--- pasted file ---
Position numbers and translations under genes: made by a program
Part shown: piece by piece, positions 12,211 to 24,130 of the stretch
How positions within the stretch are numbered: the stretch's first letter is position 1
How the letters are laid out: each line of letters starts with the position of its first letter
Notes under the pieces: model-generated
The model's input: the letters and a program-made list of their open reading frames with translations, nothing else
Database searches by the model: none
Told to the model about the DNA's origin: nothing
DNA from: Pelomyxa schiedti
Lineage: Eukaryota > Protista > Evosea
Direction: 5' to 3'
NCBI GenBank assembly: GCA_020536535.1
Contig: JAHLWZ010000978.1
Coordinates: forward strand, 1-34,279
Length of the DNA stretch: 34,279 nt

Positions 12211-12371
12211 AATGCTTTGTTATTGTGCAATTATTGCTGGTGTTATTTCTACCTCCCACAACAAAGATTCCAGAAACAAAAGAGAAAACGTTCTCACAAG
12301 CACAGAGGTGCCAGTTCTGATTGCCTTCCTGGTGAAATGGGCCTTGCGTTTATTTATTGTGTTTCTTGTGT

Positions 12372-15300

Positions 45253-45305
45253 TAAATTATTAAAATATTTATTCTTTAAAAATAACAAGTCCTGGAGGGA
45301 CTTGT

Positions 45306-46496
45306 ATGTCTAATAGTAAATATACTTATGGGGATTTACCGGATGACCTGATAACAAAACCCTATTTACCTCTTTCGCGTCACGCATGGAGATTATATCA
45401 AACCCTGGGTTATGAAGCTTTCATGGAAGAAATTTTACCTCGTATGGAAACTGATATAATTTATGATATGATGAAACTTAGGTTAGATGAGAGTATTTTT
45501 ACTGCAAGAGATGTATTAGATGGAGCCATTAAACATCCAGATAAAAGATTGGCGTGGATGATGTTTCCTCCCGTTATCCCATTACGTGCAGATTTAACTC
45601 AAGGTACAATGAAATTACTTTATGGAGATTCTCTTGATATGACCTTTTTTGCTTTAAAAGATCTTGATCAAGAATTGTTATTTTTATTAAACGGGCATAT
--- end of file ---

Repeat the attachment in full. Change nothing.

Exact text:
Position numbers and translations under genes: made by a program
Part shown: piece by piece, positions 12,211 to 24,130 of the stretch
How positions within the stretch are numbered: the stretch's first letter is position 1
How the letters are laid out: each line of letters starts with the position of its first letter
Notes under the pieces: model-generated
The model's input: the letters and a program-made list of their open reading frames with translations, nothing else
Database searches by the model: none
Told to the model about the DNA's origin: nothing
DNA from: Pelomyxa schiedti
Lineage: Eukaryota > Protista > Evosea
Direction: 5' to 3'
NCBI GenBank assembly: GCA_020536535.1
Contig: JAHLWZ010000978.1
Coordinates: forward strand, 1-34,279
Length of the DNA stretch: 34,279 nt

Positions 12211-12371
12211 AATGCTTTGTTATTGTGCAATTATTGCTGGTGTTATTTCTACCTCCCACAACAAAGATTCCAGAAACAAAAGAGAAAACGTTCTCACAAG
12301 CACAGAGGTGCCAGTTCTGATTGCCTTCCTGGTGAAATGGGCCTTGCGTTTATTTATTGTGTTTCTTGTGT

Positions 12372-15300

Positions 45253-45305
45253 TAAATTATTAAAATATTTATTCTTTAAAAATAACAAGTCCTGGAGGGA
45301 CTTGT

Positions 45306-46496
45306 ATGTCTAATAGTAAATATACTTATGGGGATTTACCGGATGACCTGATAACAAAACCCTATTTACCTCTTTCGCGTCACGCATGGAGATTATATCA
45401 AACCCTGGGTTATGAAGCTTTCATGGAAGAAATTTTACCTCGTATGGAAACTGATATAATTTATGATATGATGAAACTTAGGTTAGATGAGAGTATTTTT
45501 ACTGCAAGAGATGTATTAGATGGAGCCATTAAACATCCAGATAAAAGATTGGCGTGGATGATGTTTCCTCCCGTTATCCCATTACGTGCAGATTTAACTC
45601 AAGGTACAATGAAATTACTTTATGGAGATTCTCTTGATATGACCTTTTTTGCTTTAAAAGATCTTGATCAAGAATTGTTATTTTTATTAAACGGGCATAT